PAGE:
Popular Science Monthly/Volume 19/August 1881/Origin and Uses of Asphalt
BITUMEN appears in nature as an accidental mineralogical product, under the most diverse and often most inexplicable conditions. It is found sometimes in the native state, sometimes mixed with clays, sometimes as the cement of conglomerates, sometimes impregnating limestones. The last combination produces the mineral commonly called asphalt. When the bitumen contained in any of these substances is chemically isolated, it appears always a nearly identical substance, in composition, consistency, and appearance, except that the empyreumatic odor that characterizes it may become alliaceous in volcanic countries. Asphalt is doubtless one of the most considerable and valuable of the forms in which bitumen appears. It is a soft limestone, naturally and closely impregnated with that substance. When a specimen of it is examined under the microscope, each grain of it appears to be immersed in a pellicle of pure bitumen, by which it is cemented to the adjoining particles. It is thus a species of very fine-grained bituminous conglomerate. When a lump of this rock is heated to a temperature rising from 176º to 212º, the pellicle of bitumen is melted, the cohesion of the asphalt is destroyed, and it crumbles into dust. If it is taken while it is still hot, or if it is heated again after it has become cool, and strongly compressed, the particles will adhere again, and the stone will recover, after cooling, precisely the consistency and appearance it had originally. The employment of compressed asphalt for pavements is founded on this property.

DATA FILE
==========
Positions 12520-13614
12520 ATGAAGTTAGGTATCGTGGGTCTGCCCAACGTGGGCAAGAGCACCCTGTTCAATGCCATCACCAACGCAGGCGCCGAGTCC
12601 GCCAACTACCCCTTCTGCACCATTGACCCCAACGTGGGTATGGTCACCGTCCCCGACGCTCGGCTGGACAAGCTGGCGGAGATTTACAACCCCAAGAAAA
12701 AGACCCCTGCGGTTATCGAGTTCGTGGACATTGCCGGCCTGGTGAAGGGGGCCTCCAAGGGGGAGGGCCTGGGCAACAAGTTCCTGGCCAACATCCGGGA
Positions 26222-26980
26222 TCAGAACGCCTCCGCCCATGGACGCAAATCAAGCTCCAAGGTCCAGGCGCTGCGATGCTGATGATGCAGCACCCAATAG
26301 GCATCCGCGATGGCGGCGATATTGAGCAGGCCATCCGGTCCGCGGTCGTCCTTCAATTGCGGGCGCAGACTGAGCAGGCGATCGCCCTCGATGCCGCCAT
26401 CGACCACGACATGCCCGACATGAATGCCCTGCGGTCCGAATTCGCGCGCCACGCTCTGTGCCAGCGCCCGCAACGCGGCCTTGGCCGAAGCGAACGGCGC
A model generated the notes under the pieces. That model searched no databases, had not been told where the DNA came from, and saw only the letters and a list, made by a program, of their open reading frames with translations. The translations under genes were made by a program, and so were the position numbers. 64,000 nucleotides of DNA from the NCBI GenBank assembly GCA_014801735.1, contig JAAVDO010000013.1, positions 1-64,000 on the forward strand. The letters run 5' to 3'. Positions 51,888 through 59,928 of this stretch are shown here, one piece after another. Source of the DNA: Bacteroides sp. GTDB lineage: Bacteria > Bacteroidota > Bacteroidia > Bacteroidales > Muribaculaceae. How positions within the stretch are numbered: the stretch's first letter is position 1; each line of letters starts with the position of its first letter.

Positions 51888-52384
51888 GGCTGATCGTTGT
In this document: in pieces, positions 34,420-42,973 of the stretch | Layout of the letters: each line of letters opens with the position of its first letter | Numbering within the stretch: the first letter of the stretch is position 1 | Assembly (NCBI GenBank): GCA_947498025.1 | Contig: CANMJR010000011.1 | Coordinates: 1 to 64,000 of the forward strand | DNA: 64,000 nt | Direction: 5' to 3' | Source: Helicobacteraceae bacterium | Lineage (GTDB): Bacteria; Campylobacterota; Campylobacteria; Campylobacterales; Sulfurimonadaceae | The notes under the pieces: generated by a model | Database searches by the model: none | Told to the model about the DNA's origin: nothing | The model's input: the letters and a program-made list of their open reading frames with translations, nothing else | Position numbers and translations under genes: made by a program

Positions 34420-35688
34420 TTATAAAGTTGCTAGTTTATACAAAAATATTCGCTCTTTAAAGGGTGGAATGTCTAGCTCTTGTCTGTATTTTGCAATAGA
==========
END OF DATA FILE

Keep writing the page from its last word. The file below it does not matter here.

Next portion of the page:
Asphalt, or bituminous limestone, is generally found in the Jurassic strata, in regular beds of a lenticular shape, which are uniformly cut in two by a stream of water. Sometimes the bed is single, at other times it is multiple; there are formations containing seven beds, one above the other, and distinctly separated by strata of white limestone.